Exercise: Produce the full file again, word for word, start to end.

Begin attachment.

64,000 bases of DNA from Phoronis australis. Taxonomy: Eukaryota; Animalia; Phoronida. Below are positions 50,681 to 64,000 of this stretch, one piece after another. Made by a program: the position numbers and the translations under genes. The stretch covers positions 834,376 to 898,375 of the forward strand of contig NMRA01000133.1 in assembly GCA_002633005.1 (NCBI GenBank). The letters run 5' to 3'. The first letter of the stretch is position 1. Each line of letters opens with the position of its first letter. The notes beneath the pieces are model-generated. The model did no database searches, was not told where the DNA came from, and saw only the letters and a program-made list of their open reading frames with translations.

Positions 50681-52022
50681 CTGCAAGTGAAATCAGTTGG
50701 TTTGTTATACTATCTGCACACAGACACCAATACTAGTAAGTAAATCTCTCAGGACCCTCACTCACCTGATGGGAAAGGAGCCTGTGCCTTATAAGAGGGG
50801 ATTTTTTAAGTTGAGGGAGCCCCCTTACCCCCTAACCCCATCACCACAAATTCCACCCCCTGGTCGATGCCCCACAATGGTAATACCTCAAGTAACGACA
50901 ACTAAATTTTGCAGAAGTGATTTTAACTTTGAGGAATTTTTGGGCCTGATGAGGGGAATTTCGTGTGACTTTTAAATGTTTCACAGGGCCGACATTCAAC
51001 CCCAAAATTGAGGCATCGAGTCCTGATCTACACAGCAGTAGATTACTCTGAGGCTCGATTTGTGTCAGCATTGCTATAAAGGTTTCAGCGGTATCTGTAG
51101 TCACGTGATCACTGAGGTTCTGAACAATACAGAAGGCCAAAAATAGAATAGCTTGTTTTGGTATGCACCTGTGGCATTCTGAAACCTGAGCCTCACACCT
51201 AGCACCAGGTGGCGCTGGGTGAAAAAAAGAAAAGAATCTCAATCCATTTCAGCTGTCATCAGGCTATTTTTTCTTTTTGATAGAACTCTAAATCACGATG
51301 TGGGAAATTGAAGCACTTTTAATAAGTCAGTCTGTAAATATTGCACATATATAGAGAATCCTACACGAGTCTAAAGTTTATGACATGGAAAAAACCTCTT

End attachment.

64,000 bases of DNA from Phoronis australis. Taxonomy: Eukaryota; Animalia; Phoronida. Below are positions 50,681 to 64,000 of this stretch, one piece after another. Made by a program: the position numbers and the translations under genes. The stretch covers positions 834,376 to 898,375 of the forward strand of contig NMRA01000133.1 in assembly GCA_002633005.1 (NCBI GenBank). The letters run 5' to 3'. The first letter of the stretch is position 1. Each line of letters opens with the position of its first letter. The notes beneath the pieces are model-generated. The model did no database searches, was not told where the DNA came from, and saw only the letters and a program-made list of their open reading frames with translations.

Positions 50681-52022
50681 CTGCAAGTGAAATCAGTTGG
50701 TTTGTTATACTATCTGCACACAGACACCAATACTAGTAAGTAAATCTCTCAGGACCCTCACTCACCTGATGGGAAAGGAGCCTGTGCCTTATAAGAGGGG
50801 ATTTTTTAAGTTGAGGGAGCCCCCTTACCCCCTAACCCCATCACCACAAATTCCACCCCCTGGTCGATGCCCCACAATGGTAATACCTCAAGTAACGACA
50901 ACTAAATTTTGCAGAAGTGATTTTAACTTTGAGGAATTTTTGGGCCTGATGAGGGGAATTTCGTGTGACTTTTAAATGTTTCACAGGGCCGACATTCAAC
51001 CCCAAAATTGAGGCATCGAGTCCTGATCTACACAGCAGTAGATTACTCTGAGGCTCGATTTGTGTCAGCATTGCTATAAAGGTTTCAGCGGTATCTGTAG
51101 TCACGTGATCACTGAGGTTCTGAACAATACAGAAGGCCAAAAATAGAATAGCTTGTTTTGGTATGCACCTGTGGCATTCTGAAACCTGAGCCTCACACCT
51201 AGCACCAGGTGGCGCTGGGTGAAAAAAAGAAAAGAATCTCAATCCATTTCAGCTGTCATCAGGCTATTTTTTCTTTTTGATAGAACTCTAAATCACGATG
51301 TGGGAAATTGAAGCACTTTTAATAAGTCAGTCTGTAAATATTGCACATATATAGAGAATCCTACACGAGTCTAAAGTTTATGACATGGAAAAAACCTCTT